Clark v. Wells Fargo Bank et al
OPINION AND ORDER: Defendants' Motion for Summary Judgment (doc. 95 ) is GRANTED and the claims against Alex Gardner and Erik Hasselman are DISMISSED. Signed on 3/31/2021 by Judge Ann L. Aiken. (Deposited in outgoing mail to pro se party on 3/31/2021.) (ck)
IN THE UNITED STATES DISTRICT COURT
FOR THE DISTRICT OF OREGON
Case No. 6:20-cv-00253-AA
OPINION AND ORDER
WELLS FARGO BANK; et al.,
AIKEN, District Judge:
In this civil rights action, plaintiff Andrew Clark asserts claims against 20
defendants. Now before the Court is Alex Gardner and Erik Hasselman’s Motion for
Summary Judgment (doc. 95). For the reasons that follow, the motion is GRANTED.
The following facts are uncontested and drawn from the pleadings and various
court records.1 In July 2013, plaintiff was charged by criminal complaint in Lane
Defendants ask the Court to take judicial notice of the records and documents in the records
of plaintiff’s state court prosecution, State of Oregon v. Andrew Glenn Clark, Lane Co. Circuit Court
Case No. 211314234; District of Oregon Case Clark v. City of Eugene, No. 6:14-cv-01103-MK; and his
appeal of that federal matter, Ninth Circuit Court Case No. 17-3247. State Def.’s Mot. for Summ. J.
(doc. 95) at 3 n.1. Under Federal Rule of Evidence 201, courts may take judicial notice of their own
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County Circuit Court with 10 counts of misdemeanor stalking, related to plaintiff’s
communication with attorneys who had represented his former employer in a 2011
suit against plaintiff. Hasselman was the Lane County Deputy District Attorney
assigned to prosecute the stalking charges, and Gardner was the Lane County
District Attorney at the time. In January 2014, plaintiff pleaded guilty to one count
of stalking pursuant to a plea agreement.
Then, in July 2014, plaintiff filed an action pro se in this Court, Clark v. City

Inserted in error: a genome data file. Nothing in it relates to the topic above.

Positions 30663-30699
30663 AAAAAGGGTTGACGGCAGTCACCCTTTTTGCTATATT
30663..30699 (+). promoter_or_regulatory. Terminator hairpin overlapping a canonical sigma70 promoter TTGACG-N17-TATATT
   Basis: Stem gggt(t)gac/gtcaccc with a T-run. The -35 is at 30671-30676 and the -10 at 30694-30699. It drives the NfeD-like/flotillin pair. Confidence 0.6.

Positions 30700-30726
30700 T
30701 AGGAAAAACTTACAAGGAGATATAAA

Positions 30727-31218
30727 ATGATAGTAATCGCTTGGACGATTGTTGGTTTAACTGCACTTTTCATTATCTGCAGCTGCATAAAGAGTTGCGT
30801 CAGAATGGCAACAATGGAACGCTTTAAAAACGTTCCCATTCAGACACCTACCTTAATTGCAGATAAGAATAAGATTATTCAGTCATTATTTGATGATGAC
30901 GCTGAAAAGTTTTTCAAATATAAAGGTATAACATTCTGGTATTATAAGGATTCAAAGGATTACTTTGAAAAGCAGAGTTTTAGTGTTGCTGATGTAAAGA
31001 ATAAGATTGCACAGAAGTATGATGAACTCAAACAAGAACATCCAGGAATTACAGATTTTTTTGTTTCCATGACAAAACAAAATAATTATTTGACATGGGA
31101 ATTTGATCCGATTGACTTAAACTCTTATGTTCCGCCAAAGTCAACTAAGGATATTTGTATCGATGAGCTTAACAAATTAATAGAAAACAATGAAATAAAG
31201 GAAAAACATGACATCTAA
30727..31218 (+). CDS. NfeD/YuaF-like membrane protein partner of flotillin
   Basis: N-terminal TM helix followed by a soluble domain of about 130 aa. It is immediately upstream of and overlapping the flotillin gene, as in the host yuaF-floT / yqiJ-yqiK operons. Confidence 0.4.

of Eugene, et al. (“Clark IV”),2 No. 6:17-cv-01103-MK, asserting claims against
Gardner. Gardner responded with a motion to dismiss. But with leave from the
Court, plaintiff filed an amended complaint through counsel, which omitted his
claims against Gardner, and instead alleged claims against Hasselman. Those claims
were dismissed in March 2016, when Hasselman’s Motion to Dismiss for failure to
state a claim was granted. Following the entry of the final judgment in February
2017, plaintiff appealed to the Ninth Circuit, which affirmed the District Court’s
ruling and denied plaintiff’s petition for rehearing.
Plaintiff filed this action in February 2020, asserting claims against 20
defendants, all of whom filed dispositive motions. See generally Compl. (doc. 1); docs.
25, 31, 33, 42, 52, 58, 81, 85, 95. Initially, Gardner and Hasselman filed this summary
judgment motion along with three other state defendants—Attorney General Ellen
records, Chandler v. United States, 378 F.2d 906, 910 (9th Cir. 1967), and records in other cases,
United States v. Howard, 381 F.3d 873, 876, n.1 (9th Cir. 2004). Defendants’ request is GRANTED.
As discussed in further detail in my Opinion on the other defendants’ motions to dismiss,
plaintiff has been a party to several other actions in the District of Oregon. Doc. 126 at 2. For
consistency’s sake, I will use the same convention to identify and distinguish between those prior
actions in this Opinion and I did in my earlier Opinion. See id. at 2 –4.
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Rosenblum, Solicitor General Benjamin Gutman, and Senior Assistant Attorney
General Vanessa Nordyke. See Doc. 95. However, the claims against these additional
defendants were dismissed pursuant to the parties’ stipulation and Federal Rule of
Civil Procedure 41(a)(1)(A)(ii). Docs. 112, 114, 116, 117. Accordingly, this Opinion
will focus on the claims against Gardner and Hasselman and will refer to them
collectively as “defendants.”
The Court held oral argument on this motion and others on March 2, 2021.
Doc. 125. Those other matters will be addressed in separate opinions.
A party is entitled to summary judgment “only if, taking the evidence and all
reasonable inferences in the light most favorable to the non-moving party, there are
no genuine issues of material fact, and the movant is entitled to judgment as a matter
of law.” Tauscher v. Phx. Bd. of Realtors, Inc., 931 F.3d 959, 962 (9th Cir. 2019) (citing
Fed. R. Civ. P. 56(a)). “An issue of material fact is genuine if there is sufficient